By Eric Boerer, BikePGH Advocacy Director
I do most of my thinking while riding my bike, as the pace allows me to better take in my surroundings. My typical four-mile ride, from Pittsburgh’s Lawrenceville neighborhood to its Downtown, takes me through a snapshot of this rapidly-changing city and the challenges we face as we attempt to balance our population and tech sector growth while maintaining our affordability and identity. Affordable transportation combined with affordable housing will no doubt determine what Pittsburgh will look like in five to 10 years.
Immediately after leaving my office at Bike Pittsburgh, the region’s bicycle and pedestrian advocacy organization, I see a former industrial site that is nearing the completion of luxury apartments.
Much of the new housing in Pittsburgh is high-end, located in areas with great transit, biking and walking options. However, housing costs in these neighborhoods have skyrocketed, leaving many long-term residents with little choice but to move on, often to places with higher transportation costs and fewer amenities. In a city where 25 percent of households have no access to a vehicle, people are being pushed to areas without quality transit or safe biking and walking options, decimating their quality of life.
“In a city where 25 percent of households have no access to a vehicle, people are being pushed to areas without quality transit, biking or walking options.”
While Pittsburgh is still one of the most affordable cities across the country, there is an intense push to bring high-paying tech jobs to town. As we’ve seen in other U.S. cities where tech reigns supreme, the realities of displacement are already shattering Pittsburgh’s community strongholds.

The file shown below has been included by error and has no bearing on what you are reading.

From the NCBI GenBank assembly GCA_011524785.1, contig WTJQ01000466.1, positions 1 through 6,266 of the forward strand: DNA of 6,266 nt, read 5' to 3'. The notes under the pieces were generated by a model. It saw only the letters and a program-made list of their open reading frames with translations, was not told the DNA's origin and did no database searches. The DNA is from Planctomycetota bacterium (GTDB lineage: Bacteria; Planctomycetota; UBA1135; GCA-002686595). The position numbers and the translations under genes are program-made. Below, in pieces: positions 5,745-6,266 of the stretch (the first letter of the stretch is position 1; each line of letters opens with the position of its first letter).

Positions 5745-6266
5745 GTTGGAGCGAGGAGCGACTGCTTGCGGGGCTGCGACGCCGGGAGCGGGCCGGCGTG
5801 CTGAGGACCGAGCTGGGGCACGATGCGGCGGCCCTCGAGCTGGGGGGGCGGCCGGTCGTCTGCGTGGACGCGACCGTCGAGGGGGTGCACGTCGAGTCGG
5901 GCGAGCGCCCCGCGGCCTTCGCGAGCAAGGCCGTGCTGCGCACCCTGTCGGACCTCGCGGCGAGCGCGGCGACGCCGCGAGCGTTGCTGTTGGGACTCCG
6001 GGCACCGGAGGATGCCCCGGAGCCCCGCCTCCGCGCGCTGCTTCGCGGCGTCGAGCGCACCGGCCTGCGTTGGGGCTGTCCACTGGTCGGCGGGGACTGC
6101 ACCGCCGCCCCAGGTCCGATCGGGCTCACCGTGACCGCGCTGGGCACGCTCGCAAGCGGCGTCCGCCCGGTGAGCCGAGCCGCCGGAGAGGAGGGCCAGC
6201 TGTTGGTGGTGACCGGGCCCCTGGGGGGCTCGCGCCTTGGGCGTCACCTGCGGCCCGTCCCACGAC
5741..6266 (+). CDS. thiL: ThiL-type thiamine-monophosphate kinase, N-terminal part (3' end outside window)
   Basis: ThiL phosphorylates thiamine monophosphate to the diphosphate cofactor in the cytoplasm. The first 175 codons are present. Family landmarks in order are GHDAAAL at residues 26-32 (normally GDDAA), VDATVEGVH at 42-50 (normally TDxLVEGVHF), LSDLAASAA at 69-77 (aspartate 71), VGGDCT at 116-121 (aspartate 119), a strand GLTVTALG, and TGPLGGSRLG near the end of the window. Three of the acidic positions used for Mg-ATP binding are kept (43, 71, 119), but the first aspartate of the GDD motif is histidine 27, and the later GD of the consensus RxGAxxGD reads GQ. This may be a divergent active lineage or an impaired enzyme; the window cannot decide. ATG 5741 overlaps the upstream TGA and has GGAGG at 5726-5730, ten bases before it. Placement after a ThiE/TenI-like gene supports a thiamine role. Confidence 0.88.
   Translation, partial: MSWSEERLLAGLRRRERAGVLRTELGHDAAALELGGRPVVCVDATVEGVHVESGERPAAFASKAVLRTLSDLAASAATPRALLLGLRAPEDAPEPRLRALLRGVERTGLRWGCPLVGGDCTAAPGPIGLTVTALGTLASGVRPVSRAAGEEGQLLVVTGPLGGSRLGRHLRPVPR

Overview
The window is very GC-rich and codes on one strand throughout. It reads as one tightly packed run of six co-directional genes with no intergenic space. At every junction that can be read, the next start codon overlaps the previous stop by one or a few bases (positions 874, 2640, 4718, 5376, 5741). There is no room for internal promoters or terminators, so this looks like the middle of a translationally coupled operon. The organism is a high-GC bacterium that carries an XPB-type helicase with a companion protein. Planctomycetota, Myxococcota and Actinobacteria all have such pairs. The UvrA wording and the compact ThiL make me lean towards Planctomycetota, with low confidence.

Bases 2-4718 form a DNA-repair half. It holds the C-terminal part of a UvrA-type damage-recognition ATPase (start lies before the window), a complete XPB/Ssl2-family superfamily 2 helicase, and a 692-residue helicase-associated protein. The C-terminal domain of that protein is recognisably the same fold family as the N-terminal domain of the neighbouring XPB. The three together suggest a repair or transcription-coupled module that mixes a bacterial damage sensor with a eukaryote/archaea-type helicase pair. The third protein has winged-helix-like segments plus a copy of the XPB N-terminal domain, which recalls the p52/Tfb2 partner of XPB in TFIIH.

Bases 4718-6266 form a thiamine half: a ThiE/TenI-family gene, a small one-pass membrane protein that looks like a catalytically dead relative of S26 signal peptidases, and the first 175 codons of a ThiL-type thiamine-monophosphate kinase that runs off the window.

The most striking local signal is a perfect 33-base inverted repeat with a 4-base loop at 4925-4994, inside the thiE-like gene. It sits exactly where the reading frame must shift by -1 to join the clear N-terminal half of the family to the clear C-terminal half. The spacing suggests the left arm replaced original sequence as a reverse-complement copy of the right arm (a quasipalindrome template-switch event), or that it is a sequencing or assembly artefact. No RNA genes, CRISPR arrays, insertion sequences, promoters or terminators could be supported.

In Pittsburgh, between the arrival of autonomous vehicles (AVs) and the excitement about a futurist vision involving the hyperloop, many people are looking toward technological fixes to deal with transportation issues. While not as sexy as jumping in a tube to grab a quick lunch in Chicago, Pittsburgh already has the tools to solve our transportation problems, namely transit, biking and walking. However, every few years, Pennsylvania’s urban residents need to fight in order to prevent legislators from cutting these funds under the guise of balancing the budget.
As I continue to pedal, I come upon a stretch of the city that some would like to call “robotics row,” where on any given day I’ll be sharing the road with several autonomous or “self-driving” cars.
Entering the Strip District, an area known for fresh produce, ethnic foods and bootleg sports gear, an impatient suburban driver honks and passes too close. I think to myself how I can’t wait for him to be replaced by a robot car that, after a year driving on Pittsburgh’s streets, has yet to honk at me or pass too close. But then I’m reminded of the job loss that this automation will bring and how much AVs are being touted as the panacea that will solve all of our transportation needs. If they end up disrupting our transit system as many predict, it’s unclear how all of these cars will be able to fit into the confines of our dense downtown.
Now pedaling through downtown Pittsburgh, I enter the 3-year-old Penn Avenue protected bike lanes, a controversial project when they went in but now an integral part of the city’s transportation landscape.
To me, these lanes are a reminder of how much our cities have the power to ensure affordable housing, safe transportation and living wages as well as pushing back against those who believe that climate change is a hoax. To others, they may represent this “New Pittsburgh.” As we wrestle with these contradictions, we need to remember that as Pittsburgh grows, that growth needs to be shared with everyone.
As I arrive at my destination on 19th century technology without spending a dime on gas or parking, it highlights how sometimes the best solutions for the future lie in the past.